A report released on 12 May by the World Bank showed that remittances from Kuwait in 2020 rose by nearly 20 percent compared to 2019 despite the coronavirus (Covid-19) pandemic. However, remittances from Kuwait to the Philippines decreased by approximately 5 percent in the last quarter of 2020 compared to the same period in 2019 due to lower oil prices and the repercussions of the Coronavirus, Al Rai daily reported.
Unlike Kuwait and Saudi Arabia, remittances from Qatar plunged last year compared to 2019, and also declined in the UAE.
According to the World Bank, the average cost of remitting $200 between countries in the Middle East and North Africa decreased in 2020, and remittances from Kuwait to Egypt was the cheapest within the region last year. In contrast, the remittance route from Jordan to Syria was the most expensive within this region.
On the other hand, the United States remained the largest source of remittances in 2020, followed by the UAE, then Saudi Arabia, followed by Russia.
Remittances to the Middle East and North Africa region grew by 2.3 percent to about $56 billion in 2020. This growth is mostly due to strong remittance flows to Egypt and Morocco. In 2021, remittances to the region could increase by 2.6 percent thanks to slight growth in the euro and weak inflows from the Gulf Cooperation Council countries.
Regarding remittance costs, the cost of remitting $200 to the region decreased slightly, to 6.6 percent in the fourth quarter of 2020. Costs vary widely between remittance routes, as the cost of sending money from high-income OECD countries to Lebanon remained. Mostly too high to exceed 10 percent. On the other hand, the cost of sending money from the Gulf Cooperation Council countries to Egypt and Jordan is about 3 percent in some remittance routes.
The World Bank said that despite the coronavirus (Covid-19) pandemic, remittances remained resilient in 2020, registering a lower decline than previously indicated. The most recent World Bank summary on migration and development shows that officially recorded remittance flows to low- and middle-income countries reached $540 billion in 2020, just 1.6 percent lower than the total of $548 billion in 2019.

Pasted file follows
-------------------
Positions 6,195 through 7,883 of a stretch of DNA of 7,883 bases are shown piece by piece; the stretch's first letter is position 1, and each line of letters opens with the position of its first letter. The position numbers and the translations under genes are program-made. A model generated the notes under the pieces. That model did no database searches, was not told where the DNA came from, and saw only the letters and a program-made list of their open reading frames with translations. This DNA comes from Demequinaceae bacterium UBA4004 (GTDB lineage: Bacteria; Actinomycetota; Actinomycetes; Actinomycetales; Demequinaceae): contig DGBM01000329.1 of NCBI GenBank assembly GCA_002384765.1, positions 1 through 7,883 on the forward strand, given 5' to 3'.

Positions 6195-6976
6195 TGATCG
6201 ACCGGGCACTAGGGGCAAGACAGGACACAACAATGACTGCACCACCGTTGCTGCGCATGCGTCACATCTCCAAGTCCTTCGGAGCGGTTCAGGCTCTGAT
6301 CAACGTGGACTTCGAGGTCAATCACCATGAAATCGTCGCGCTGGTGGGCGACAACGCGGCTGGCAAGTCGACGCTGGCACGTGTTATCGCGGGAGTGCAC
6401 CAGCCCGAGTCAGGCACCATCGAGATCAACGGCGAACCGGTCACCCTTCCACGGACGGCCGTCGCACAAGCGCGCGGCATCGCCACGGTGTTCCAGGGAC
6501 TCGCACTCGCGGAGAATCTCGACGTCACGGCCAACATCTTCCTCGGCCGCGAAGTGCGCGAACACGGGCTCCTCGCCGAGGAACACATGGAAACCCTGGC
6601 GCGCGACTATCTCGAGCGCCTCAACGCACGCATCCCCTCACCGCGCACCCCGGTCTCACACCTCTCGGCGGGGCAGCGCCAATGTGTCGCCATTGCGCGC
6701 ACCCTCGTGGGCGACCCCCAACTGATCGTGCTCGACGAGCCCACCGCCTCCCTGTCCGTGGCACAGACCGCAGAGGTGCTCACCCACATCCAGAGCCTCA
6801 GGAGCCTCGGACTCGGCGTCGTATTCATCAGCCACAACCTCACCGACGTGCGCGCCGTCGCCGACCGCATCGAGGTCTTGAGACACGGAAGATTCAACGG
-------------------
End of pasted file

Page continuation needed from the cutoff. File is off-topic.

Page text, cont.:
The decline in remittance flows recorded in 2020 was lower than the level recorded during the 2009 global financial crisis (4.8 percent). It was also much less than the decline in FDI flows to low and middle-income countries which – when excluding flows to China – fell by more than 30 percent in 2020. As a result, remittance flows to low and middle-income countries exceeded the volume of foreign direct investment (259). $ 1 billion) and foreign development aid ($ 179 billion) in 2020.
Among the main factors of the steady flow of remittances were stimulus fiscal measures that led to better-than-expected economic conditions in most host countries, a shift in flows from cash to digital payments, and from informal to formal channels, and cyclical movements in oil prices and exchange rates. Coins. The true volume of remittances that include formal and informal flows is believed to be greater than what officially recorded data indicate, although ambiguity still surrounds the size of the impact of the Coronavirus pandemic on informal flows.
With global growth expected to recover in 2021 and 2022, remittances to low- and middle-income countries are expected to increase by 2.6 percent to reach $ 553 billion in 2021, and 2.2 percent to $ 565 billion in 2022. Even though many high-income countries have made great progress in vaccinating their populations, the virus infection cases remains high in many large developing countries and the prospects for remittances remain surrounded by uncertainty.
The global average cost of sending $200 remained high at 6.5 percent in the fourth quarter of 2020, more than twice the 3 percent target in the Sustainable Development Goals. The lowest average cost of remittances was in South Asia (4.9 percent), while Sub-Saharan Africa continued to have the highest average cost (8.2 percent). Supporting remittance infrastructure and keeping remittances flowing includes efforts to reduce fees.
SOURCE ; TIMES KUWAIT